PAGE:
What is it about Monette?

Discussion in 'Trumpet Discussion' started by BrotherBACH, Dec 16, 2010.

  1. Vulgano Brother

    Vulgano Brother Moderator Staff Member

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    Grab some standard Bach 37's out of the box and compare them. Do they play,feel, and sound exactly the same? If not, they are unique.

    Why would Bach introduce Chicago and Philadelphia models if there wasn't some kind of "uniqueness" about the original models?

    Can a Bach be adjusted after-market to change the way it plays, feels and sounds, and if not, why do top-notch players pay for such changes?

    Just like every human, every trumpet can be seen as unique.

    It just depends on which lens we look through. Dave has a finely-ground, unique lens of his own.

    Plenty of real good trumpet-playing folk agree with his focus.
     
    Last edited: Dec 24, 2010
  2. tedh1951

    tedh1951 Utimate User

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    VB is so certain of this that he has posted in bi-ocular :cool:ROFL just so you can certain of the focus.
     
  3. Vulgano Brother

    Vulgano Brother Moderator Staff Member

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    I was trying for 3-D.

    It didn't work.
     
  4. Trumpet Dreamer

    Trumpet Dreamer Mezzo Forte User

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    It would be interesting to learn the marketplace saturation of Monette.

    So, out of all top of the line pro model horns sold, how would the percentages break down for all manufacturer's?

    Since there obviously will be differences, how are they explained? Is it cost, marketing, perceived quality, sheer corporate size?

    Let me add that it goes without saying that Monette is at a bit of a handicap due to their limited production capability, though some will argue this is exactly what they like about the company.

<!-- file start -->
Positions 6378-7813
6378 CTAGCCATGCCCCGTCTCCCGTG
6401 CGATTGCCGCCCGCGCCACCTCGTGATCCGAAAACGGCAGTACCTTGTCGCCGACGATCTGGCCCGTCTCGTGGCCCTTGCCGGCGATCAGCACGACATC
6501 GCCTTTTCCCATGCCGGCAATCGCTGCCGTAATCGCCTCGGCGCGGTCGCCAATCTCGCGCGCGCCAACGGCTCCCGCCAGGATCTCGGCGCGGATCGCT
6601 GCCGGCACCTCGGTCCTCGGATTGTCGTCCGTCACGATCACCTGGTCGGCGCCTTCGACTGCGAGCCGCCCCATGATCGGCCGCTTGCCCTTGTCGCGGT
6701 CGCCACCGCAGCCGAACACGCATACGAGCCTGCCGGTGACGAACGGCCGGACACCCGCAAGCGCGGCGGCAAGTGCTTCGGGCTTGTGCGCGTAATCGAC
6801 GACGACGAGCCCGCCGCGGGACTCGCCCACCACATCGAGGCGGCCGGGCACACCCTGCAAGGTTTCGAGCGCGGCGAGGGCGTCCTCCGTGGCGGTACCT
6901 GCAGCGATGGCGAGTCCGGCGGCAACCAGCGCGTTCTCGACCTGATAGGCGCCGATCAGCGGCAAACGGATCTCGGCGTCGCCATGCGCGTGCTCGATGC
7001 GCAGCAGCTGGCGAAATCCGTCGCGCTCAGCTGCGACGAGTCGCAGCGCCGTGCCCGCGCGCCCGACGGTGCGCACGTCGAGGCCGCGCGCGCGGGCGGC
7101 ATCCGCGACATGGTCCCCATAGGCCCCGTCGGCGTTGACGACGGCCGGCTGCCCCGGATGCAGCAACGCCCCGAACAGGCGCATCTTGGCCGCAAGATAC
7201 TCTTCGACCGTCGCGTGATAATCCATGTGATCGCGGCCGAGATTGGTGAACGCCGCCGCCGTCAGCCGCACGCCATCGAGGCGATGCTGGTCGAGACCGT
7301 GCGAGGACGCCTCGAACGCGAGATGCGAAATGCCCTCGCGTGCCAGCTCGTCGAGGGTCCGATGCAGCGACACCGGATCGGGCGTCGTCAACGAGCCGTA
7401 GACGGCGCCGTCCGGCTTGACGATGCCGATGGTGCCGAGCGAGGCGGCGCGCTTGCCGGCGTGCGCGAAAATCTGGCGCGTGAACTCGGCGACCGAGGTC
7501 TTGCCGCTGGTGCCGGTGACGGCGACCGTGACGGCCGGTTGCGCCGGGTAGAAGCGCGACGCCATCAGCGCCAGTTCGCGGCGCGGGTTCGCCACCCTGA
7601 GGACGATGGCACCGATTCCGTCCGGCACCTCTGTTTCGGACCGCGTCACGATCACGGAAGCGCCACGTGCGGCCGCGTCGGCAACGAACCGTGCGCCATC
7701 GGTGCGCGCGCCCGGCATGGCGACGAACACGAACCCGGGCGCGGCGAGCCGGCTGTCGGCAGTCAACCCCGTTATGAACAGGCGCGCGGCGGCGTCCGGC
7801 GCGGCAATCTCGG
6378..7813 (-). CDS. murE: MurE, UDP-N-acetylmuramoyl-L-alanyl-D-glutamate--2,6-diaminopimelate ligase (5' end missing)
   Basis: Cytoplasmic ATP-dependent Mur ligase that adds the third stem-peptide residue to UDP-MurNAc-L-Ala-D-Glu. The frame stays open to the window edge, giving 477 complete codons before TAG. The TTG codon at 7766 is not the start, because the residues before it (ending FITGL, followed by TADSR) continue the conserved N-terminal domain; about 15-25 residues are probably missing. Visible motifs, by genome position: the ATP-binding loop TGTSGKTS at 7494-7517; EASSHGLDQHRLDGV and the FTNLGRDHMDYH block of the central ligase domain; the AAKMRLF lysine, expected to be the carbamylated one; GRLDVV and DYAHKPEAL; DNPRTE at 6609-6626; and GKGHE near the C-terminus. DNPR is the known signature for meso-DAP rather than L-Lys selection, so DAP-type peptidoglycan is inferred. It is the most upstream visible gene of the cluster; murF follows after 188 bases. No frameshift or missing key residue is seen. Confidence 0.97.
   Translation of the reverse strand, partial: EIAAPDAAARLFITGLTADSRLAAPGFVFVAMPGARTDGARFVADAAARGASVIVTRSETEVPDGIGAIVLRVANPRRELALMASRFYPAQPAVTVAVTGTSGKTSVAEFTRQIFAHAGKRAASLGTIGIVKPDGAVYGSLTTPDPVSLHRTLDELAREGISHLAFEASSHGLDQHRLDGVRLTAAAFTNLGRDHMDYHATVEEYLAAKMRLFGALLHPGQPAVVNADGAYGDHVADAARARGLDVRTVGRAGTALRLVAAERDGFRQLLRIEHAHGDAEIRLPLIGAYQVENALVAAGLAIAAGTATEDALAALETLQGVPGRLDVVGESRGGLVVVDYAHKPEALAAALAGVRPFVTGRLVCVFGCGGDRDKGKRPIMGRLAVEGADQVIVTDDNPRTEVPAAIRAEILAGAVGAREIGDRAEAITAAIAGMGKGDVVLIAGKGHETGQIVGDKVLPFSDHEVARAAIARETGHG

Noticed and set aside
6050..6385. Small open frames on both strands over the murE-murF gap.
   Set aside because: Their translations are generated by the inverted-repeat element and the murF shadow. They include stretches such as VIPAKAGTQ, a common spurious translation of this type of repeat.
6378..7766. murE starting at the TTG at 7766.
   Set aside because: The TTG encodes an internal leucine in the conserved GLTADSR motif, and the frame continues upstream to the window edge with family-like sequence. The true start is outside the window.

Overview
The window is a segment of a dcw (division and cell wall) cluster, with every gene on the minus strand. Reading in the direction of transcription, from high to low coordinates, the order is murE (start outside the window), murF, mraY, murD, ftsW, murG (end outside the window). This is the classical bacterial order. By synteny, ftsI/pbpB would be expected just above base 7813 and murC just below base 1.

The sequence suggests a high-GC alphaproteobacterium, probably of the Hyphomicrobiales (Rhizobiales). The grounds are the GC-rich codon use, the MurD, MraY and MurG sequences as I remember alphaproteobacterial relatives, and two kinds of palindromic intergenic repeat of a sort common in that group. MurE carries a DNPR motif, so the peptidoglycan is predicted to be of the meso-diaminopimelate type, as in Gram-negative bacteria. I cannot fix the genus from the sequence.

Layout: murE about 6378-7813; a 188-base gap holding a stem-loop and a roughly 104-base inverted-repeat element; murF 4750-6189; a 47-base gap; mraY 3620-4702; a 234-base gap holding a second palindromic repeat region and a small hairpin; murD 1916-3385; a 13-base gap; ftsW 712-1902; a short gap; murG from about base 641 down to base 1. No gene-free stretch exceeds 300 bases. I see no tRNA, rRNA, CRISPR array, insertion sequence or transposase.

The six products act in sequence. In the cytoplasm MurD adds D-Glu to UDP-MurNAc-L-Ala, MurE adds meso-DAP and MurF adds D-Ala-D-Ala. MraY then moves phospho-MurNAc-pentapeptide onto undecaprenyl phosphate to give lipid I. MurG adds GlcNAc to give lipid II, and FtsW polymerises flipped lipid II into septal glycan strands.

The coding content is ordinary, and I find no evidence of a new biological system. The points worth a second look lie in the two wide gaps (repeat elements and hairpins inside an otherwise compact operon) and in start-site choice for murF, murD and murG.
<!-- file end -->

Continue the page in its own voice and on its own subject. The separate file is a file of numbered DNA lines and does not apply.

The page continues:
Last edited: Dec 24, 2010
  5. Phil986

    Phil986 Forte User

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    I don't know that Monette has any ambition toward market saturation. I do know that, if you want one of their horns, you'll have to wait a little while, as they build on order and have a hard time to meet demand.

    I doubt that Monette would be willing to increase production capability to the point where he wouldn't feel in control of quality exactly to the extent he wants. I don't know exactly what it is that makes his instruments so much preferable to others by many high level players but it is a fact that they are in high demand among such players. I have never tried one and I'm not sure I could tell the difference at my level.

    All in all they are expensive, but only because trumpet players are spoiled with cheap high level instruments. A $3-4K trumpet from any reputable manufacturer will make a perfectly fine instrument for a professional in any setting. Try find a pro level sax in that range, or a bass clarinet. How much does a concert harp cost? A high quality violin, or cello, (I'm not not even thinking of a period instrument made by the Italian masters)? A piano? We have nothing to complain about really.
     
  6. gzent

    gzent Fortissimo User